Medal of Honor recipient Vernon Baker dies at 90
MOUNT PLEASANT, S.C. — The Congressional Medal of Honor Society announces that 1st Lt. Vernon Baker, Medal of Honor recipient, passed away Tuesday evening at his home in St. Maries, Idaho at age 90.
Then 2nd Lt. Baker was assigned to the segregated 370th Regiment of the 92nd Infantry Division—the first African-American unit to enter combat in World War II.
WATCH NIGHTLY NEWS’ REPORT ON VERNON BAKER’S LIFE
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In the spring of 1945, Lt Baker, the only African-American officer in his company, was in command of a weapons platoon ordered to launch an assault against a mountain stronghold occupied by the Germans. Moving ahead of the other platoons they encountered intense fire that inflicted heavy casualties. By afternoon, his captain ordered a retreat and Baker and his six remaining men covered their retreat, killing 26 enemy soldiers, destroying six machine gun nests, two observer posts and four dugouts. The next day, Baker volunteered to lead a battalion assault. Picking their way through minefields and heavy fire they finally secured the position at the top of the mountain.
Former President William J. Clinton presented 1st Lt. Baker with the Medal of Honor—the highest award given to those who acted with uncommon, selfless courage—on Jan. 13, 1997 for his actions April 5-6, 1945 near Viareggio, Italy during World War II.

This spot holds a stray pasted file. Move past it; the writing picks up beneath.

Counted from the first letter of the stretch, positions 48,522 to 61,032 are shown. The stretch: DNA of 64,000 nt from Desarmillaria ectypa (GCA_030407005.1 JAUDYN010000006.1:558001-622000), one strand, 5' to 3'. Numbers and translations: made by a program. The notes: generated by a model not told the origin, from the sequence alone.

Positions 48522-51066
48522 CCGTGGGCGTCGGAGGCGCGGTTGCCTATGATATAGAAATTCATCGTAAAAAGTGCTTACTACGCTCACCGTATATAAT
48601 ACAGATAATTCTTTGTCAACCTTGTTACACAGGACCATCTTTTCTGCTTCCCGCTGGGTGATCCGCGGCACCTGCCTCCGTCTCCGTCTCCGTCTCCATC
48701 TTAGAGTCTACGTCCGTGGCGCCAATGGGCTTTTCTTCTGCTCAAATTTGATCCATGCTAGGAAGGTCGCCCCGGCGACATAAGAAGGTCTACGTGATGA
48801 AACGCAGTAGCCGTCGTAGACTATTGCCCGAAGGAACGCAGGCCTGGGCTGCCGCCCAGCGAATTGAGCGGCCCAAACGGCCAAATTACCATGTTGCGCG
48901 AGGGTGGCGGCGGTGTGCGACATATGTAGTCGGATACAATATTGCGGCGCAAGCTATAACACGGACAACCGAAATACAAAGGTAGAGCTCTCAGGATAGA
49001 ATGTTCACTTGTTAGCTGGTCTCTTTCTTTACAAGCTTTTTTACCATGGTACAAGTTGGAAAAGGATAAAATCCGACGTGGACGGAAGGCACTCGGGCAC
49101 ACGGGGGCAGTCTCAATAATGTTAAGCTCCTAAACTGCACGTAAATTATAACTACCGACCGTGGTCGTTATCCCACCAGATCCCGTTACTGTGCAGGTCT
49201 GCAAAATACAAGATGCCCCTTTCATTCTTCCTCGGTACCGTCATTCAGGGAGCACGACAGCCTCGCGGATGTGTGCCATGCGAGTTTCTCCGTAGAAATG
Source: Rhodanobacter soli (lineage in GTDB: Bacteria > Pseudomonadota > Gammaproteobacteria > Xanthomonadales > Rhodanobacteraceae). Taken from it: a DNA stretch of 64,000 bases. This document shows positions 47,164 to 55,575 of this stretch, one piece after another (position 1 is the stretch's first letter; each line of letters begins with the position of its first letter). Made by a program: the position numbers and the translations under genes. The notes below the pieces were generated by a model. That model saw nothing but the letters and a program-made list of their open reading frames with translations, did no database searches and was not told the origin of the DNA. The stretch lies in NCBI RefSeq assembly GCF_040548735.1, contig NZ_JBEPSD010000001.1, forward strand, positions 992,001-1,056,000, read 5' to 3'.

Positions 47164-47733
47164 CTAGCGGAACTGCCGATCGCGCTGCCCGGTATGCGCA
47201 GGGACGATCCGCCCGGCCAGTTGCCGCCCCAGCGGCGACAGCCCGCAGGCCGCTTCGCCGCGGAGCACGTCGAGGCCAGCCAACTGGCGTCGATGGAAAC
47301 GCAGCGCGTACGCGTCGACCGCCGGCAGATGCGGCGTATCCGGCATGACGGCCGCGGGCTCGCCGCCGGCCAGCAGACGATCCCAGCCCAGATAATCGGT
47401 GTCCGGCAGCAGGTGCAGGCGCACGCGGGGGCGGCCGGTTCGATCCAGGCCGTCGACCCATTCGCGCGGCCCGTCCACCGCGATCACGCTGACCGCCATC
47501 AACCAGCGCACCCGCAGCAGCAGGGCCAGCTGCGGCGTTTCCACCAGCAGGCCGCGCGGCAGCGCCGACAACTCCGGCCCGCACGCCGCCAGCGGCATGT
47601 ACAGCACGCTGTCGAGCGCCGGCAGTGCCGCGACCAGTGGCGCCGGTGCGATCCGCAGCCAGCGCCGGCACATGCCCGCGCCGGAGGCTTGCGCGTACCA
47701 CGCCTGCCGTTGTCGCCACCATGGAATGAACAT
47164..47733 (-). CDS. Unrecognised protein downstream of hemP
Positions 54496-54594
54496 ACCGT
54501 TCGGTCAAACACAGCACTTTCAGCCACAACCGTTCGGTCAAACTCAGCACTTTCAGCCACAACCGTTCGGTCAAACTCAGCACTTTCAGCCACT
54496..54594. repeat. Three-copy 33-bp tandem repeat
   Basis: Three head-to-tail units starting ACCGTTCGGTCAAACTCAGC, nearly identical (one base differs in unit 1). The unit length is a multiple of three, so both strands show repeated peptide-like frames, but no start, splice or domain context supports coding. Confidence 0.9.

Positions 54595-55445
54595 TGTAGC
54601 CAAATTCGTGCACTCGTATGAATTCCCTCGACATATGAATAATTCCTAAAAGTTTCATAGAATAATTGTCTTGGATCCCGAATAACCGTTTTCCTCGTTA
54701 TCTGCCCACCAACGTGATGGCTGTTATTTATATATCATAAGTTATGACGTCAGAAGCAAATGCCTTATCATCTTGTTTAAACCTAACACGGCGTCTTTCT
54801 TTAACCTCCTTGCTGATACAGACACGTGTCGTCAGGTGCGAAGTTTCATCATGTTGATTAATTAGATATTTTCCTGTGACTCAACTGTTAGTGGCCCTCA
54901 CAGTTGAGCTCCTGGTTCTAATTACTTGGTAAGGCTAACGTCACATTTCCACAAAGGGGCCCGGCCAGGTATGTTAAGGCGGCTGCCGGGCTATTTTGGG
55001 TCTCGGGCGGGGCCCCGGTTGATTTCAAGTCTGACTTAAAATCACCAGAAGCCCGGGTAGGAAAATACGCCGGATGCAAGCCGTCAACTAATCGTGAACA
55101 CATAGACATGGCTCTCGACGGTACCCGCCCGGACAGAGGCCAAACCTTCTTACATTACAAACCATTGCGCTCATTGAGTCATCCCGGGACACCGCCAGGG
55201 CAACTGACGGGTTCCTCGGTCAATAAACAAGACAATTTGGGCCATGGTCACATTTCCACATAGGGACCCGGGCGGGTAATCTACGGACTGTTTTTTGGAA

1st Lt. Baker was one of seven African-American service members to receive the Medal of Honor for their heroic actions in WWII as a result of a review of the individual records of African-American service members in the early 1990’s. At the time, no African-Americans had been awarded the Medal of Honor despite their heroic exploits in WWII. Vernon Baker was the only one of the seven still alive when the Medal of Honor was awarded. His actions had previously earned him the Distinguished Service Cross.
1st Lt. Baker was born in Cheyenne, WY on Dec. 17, 1919. He enlisted in the Army on June 26, 1941, six months prior to the U.S. entry into World War II. After completing Officer Candidate School, he was commissioned on January 11, 1943. He retired in 1968 as 1st Lieutenant after serving 27 years in the Army.
He is survived by his wife, Heidy. Funeral services are pending.
There are 89 recipients alive today.